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Monthly Archives: February 2009

Sitting here wondering what I’m going to write for this blog next when it hits me (in my ears) — Coverville!

Even though I don’t listen to every single episode of this excellent podcast, I’m going to put it at the top of my list as my favorite. How is that possible? Brian Ibbott pumps out several 40+ minute podcasts each week. With such a prolific output, I just can’t keep up!

I will confess that I skip some episodes simply because I’m not in to the particular artist or artists being featured. That is not, however, a Bad Thing. In fact, I would call it a good thing for you, my reader. It means that Brian does a good job of “covering” various styles and genres of music — virtually guaranteeing you will be able to find an episode you really dig.

As I write this, I’m listening to episode #553! I encourage you to search through this extensive catalog — every single episode is still available.

While working from home the other day, I observed from my office window a gentleman walking his small dog on the bicycle trail which runs behind our house. First, they walked by in one direction, then a few minutes later they came back through, obviously heading home.

The dog was at the end of one of those retractable leads and the lead was reeled all the way out, allowing the dog to go far off of the trail. Our yard is fenced, so the dog was in the middle of our neighbor’s yard, which has only an “invisible fence” for their own dog. Being a dog, it naturally determined that the middle of our neighbor’s yard was a good place to poop, and so he did. No big deal.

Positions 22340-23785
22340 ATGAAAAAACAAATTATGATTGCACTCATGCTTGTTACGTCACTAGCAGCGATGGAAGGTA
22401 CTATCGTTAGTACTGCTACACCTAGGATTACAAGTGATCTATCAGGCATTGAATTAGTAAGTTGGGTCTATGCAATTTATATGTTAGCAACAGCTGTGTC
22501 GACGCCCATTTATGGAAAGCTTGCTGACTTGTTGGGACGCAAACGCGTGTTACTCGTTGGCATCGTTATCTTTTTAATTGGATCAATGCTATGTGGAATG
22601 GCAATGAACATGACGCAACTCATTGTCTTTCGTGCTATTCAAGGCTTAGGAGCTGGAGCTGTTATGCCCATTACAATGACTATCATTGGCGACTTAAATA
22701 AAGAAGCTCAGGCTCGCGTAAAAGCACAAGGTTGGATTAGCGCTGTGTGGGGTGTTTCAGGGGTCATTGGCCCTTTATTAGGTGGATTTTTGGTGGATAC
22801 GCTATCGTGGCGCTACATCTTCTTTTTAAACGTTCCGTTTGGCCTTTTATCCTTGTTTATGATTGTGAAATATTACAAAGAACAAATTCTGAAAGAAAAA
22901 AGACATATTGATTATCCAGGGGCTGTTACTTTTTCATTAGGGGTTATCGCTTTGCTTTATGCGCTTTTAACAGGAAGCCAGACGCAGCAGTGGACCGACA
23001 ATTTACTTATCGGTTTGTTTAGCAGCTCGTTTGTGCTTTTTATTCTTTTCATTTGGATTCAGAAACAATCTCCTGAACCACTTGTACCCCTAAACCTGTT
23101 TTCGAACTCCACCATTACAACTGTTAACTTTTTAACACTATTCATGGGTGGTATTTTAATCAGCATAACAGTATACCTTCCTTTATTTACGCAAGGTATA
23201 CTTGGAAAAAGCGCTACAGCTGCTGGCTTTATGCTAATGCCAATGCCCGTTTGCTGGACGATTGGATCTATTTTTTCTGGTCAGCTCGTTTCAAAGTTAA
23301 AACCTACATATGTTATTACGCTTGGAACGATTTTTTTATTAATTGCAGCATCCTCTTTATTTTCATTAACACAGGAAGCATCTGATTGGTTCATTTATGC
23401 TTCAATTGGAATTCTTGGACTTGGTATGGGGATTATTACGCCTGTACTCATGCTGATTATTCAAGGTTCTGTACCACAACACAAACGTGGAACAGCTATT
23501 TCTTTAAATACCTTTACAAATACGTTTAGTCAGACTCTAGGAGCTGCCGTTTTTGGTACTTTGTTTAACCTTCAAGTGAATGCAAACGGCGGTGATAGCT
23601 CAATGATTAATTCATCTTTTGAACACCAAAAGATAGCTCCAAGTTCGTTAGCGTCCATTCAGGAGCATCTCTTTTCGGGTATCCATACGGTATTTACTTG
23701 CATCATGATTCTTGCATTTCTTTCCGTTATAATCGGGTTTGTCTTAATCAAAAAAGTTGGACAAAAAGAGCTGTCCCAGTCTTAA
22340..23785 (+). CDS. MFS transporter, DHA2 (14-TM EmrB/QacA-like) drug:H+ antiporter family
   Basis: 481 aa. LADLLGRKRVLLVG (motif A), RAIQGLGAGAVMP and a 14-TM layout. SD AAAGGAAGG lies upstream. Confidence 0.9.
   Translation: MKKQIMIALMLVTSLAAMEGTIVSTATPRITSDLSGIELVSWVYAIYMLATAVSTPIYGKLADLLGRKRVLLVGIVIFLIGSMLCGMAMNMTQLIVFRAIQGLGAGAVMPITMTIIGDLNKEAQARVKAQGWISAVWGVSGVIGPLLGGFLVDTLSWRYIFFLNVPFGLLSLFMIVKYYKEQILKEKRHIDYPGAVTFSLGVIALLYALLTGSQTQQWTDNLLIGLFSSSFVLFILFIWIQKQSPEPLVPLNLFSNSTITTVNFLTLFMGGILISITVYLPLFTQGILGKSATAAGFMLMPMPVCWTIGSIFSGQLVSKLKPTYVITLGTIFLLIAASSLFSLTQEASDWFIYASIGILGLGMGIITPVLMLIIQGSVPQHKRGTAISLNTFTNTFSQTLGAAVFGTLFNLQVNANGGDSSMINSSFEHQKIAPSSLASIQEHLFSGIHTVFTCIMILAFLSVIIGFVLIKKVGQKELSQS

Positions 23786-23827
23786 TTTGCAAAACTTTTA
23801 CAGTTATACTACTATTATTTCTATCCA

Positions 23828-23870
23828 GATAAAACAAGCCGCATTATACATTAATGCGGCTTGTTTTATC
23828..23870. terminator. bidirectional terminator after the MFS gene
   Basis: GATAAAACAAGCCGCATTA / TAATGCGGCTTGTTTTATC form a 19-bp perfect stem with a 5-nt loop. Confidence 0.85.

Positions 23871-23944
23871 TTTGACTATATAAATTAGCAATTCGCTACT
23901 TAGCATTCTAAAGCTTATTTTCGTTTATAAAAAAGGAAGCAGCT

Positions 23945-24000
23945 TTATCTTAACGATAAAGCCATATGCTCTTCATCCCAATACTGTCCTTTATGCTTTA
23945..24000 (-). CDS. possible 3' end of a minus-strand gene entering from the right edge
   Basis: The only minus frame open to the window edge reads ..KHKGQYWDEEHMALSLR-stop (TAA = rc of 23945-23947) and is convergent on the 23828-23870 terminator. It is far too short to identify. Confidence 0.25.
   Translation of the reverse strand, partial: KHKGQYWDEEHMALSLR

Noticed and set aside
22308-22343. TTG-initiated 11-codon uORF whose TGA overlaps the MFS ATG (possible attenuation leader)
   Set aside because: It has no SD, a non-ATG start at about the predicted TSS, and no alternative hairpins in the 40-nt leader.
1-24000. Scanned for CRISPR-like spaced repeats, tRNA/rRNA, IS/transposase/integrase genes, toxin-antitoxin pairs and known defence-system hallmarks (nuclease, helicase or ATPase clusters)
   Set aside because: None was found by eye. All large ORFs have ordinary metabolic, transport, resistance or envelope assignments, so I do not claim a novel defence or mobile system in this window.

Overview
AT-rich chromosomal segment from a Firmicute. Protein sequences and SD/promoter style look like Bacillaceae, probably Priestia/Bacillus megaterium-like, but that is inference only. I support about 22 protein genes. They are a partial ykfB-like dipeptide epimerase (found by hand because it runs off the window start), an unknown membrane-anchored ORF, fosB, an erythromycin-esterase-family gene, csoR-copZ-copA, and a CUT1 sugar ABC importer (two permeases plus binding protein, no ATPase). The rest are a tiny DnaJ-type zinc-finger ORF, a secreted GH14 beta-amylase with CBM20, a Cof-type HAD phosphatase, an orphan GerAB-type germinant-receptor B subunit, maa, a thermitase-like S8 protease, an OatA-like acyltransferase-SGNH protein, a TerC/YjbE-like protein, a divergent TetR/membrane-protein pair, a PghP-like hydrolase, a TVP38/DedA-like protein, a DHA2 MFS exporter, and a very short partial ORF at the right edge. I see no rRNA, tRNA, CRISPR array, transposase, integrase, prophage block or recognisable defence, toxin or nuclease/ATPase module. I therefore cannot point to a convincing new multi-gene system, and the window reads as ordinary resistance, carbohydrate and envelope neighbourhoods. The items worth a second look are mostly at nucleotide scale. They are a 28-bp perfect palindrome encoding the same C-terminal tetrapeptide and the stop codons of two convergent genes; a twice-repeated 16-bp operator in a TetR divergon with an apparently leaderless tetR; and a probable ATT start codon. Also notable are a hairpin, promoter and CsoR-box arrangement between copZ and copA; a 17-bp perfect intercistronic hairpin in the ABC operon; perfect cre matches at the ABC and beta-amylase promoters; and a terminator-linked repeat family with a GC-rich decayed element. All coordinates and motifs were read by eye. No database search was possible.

The gentleman waking the dog, however, did not have with him any means for picking up after his dog. So he left the poop in the middle of our neighbor’s back yard. What a jerk.

Many ideas ran through my head. I could have run out with my own scooper, picked up the poo myself and disposed of it. Or, I could have scooped it up, followed the rude man home and depsoted the poo on his yard. Maybe I should have opened my wiindow up and yelled at the man, “Hey! Pick up after your dog!” Perhaps I should have called the police. It is, after all, against the law in most cities (including ours) to not pick up after your dog — a law that is very difficult to enforce.

Instead, I let it slide and went about my business. Still (as evidenced by this post), it bothers me that some people with dogs just don’t get it. Owning and caring for an animal is a big responsibility. Being a good dog owner reqires picking up after it. At the very least, you should carry a plastic bag with you while you walk your dog. If you don’t like the idea of getting that close to your dog’s mess, pick up a proper scooping device to carry with you.

Your neighbors will thank you, I will thank you and you’ll feel good knowing you aren’t a total idiot and complete jerk.

OK, I’m at a restaurant, writing other posts for this blog. The table next to me when I sat down consisted of a family of 5, including Grandpa, Grandma, Mom, Dad and child.

I was at my table for awhile. That family finished their meal and left. Who was the next party to be sat at that very same table? A family of 5 including Grandpa, Grandma, Mom, Dad and child. Weird.